|A quick sketch I did for a pitch that was never presented.|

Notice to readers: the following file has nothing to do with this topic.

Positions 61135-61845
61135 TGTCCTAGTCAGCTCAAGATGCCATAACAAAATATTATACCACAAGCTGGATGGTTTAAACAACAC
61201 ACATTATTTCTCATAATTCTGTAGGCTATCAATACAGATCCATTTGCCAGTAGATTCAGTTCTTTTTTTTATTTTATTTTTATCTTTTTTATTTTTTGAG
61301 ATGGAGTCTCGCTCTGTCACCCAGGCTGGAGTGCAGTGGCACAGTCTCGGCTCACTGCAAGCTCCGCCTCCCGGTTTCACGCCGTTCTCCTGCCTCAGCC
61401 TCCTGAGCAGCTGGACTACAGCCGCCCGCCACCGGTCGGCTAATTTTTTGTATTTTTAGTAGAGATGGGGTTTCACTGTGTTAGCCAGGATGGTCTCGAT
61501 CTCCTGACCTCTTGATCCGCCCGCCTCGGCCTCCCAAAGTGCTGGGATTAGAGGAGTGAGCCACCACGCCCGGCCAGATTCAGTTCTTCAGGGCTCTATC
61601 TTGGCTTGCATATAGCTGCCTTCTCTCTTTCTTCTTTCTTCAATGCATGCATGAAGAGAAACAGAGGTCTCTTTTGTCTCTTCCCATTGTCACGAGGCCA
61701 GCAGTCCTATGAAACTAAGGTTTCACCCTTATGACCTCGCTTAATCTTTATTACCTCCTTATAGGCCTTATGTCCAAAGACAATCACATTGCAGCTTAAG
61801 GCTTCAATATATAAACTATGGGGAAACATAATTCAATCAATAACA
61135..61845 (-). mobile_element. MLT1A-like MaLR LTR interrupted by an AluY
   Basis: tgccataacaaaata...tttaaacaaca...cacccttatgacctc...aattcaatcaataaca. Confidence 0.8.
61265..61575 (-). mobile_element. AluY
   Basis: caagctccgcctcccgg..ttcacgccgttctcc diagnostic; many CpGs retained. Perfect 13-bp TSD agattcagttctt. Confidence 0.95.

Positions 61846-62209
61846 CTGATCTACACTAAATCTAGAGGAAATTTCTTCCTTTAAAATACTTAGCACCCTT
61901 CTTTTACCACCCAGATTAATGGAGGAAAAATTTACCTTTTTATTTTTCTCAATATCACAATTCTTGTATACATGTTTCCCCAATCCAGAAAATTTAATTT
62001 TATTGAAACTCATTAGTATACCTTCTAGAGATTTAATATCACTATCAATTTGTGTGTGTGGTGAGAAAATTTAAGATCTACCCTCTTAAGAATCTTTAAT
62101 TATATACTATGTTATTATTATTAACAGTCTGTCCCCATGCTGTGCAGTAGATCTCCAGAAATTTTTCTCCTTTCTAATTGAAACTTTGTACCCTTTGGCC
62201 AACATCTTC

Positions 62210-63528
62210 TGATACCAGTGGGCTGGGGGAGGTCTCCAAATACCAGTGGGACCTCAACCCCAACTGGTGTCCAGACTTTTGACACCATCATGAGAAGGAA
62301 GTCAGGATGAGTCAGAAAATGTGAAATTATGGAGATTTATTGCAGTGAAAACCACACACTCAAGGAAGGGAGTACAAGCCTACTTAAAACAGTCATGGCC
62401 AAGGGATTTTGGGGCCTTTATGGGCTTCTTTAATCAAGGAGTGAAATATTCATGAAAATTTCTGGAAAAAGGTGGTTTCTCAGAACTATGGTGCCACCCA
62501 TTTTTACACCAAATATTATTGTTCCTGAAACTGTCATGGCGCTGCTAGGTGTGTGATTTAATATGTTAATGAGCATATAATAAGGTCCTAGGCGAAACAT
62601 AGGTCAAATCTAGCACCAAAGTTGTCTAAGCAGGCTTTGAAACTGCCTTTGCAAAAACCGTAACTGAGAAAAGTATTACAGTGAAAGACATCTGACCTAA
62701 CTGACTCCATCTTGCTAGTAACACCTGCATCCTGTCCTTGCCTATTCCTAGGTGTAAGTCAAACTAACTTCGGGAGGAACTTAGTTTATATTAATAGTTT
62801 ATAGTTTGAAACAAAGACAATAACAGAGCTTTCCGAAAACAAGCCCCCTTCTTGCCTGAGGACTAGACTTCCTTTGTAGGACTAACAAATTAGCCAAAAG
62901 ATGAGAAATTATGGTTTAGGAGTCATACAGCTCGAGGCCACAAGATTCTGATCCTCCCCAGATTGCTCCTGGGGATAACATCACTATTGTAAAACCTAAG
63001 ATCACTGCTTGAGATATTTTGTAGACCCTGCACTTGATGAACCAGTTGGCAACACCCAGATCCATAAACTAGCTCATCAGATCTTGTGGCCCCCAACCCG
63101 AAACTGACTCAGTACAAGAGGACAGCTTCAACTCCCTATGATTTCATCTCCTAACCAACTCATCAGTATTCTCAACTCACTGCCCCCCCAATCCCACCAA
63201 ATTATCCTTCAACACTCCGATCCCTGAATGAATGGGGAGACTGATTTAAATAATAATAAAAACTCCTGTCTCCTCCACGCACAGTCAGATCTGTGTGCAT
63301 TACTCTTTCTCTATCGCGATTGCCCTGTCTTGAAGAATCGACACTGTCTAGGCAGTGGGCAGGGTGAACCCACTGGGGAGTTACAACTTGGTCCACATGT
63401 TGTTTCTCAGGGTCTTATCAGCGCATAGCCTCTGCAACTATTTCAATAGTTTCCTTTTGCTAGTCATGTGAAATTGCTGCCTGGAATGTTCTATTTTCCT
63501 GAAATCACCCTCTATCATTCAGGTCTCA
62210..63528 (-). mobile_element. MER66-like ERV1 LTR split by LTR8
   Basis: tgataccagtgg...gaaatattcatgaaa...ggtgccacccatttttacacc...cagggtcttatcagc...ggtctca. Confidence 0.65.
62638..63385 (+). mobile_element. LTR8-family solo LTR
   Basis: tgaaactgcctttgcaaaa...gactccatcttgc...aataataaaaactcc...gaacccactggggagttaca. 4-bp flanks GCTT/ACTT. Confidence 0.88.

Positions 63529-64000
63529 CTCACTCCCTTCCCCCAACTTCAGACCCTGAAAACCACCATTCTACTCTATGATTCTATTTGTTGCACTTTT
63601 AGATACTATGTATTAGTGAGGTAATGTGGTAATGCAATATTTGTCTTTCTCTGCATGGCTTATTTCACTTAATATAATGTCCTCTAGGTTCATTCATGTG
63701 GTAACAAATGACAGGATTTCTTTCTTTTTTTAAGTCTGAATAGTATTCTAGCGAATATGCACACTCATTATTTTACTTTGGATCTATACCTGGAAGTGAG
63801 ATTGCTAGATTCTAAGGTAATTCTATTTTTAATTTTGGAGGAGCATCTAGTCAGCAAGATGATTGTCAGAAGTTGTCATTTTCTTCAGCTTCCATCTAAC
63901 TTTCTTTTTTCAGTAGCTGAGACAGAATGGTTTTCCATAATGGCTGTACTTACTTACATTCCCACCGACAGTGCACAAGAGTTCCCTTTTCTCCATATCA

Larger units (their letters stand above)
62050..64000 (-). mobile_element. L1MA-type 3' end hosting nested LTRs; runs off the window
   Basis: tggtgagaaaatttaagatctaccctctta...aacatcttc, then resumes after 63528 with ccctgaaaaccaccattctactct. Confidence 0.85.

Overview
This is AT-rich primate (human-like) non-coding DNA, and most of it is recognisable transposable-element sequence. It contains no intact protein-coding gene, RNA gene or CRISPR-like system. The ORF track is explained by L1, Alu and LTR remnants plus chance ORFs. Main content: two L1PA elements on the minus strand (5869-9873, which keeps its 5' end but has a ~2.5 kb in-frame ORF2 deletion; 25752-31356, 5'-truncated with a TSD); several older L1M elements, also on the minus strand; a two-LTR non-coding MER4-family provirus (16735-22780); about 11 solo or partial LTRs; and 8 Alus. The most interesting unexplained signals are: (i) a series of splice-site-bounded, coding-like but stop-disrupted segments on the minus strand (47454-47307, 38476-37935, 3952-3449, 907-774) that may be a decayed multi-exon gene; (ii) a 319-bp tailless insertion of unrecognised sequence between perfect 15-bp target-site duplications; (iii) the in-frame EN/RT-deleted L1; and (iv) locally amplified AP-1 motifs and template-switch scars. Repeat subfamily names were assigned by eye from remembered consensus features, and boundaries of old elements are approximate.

It was in early August 1989 and I had recently finished up with Little Mermaid when I once again returned to Walt Disney TV. It was a different animal entirely by then. The once tiny staff had ballooned enormously and had taken over much of the once almost empty address on Cahuenga. I eventually found my all official looking name tag formally spelling out Michael Perazza instead of Michael Peraza, posted on a nice room with a balcony view. I figured with a room like this, the spelling was close enough. I was just moving in when I got a call to come to a meeting. I was immediately asked to help kick off a new series idea that Gary Krisel, President of Walt Disney Television Animation, along with Tad Stones were putting together for a pitch. Gary was an unusual executive in that he was approachable with suggestions and took time to listen to any valid opinions. He had taken a wildly diverse background in finance and marketing and progressed from producing hit records as president of Disney's Worldwide Music Publishing to overseeing some very successful animated creations for Disney TV. Like most of us, Gary was also a fan of the old classic Jay Ward show "Rocky and His Friends" later to be know as its more famous moniker "The Bullwinkle Show". Tad was the point person on this and he was likewise excited over the possibilities. I remember all too distinctly though, my first question to both of them. "So does Disney actually OWN the rights to these guys?" I went on to explain that I had been to Universal Studios only the day before and watched the "Rocky and Bullwinkle" live show right next to the "Duddley-Do-Right" Emporium, so how could Disney have the rights? Gary answered quickly that we (Disney) did in fact own, "all the video rights." That answer didn't quite settle my questioning little mind but I assumed we wouldn't be going forward into development without the rights all sewed up. Boy was I ever wrong.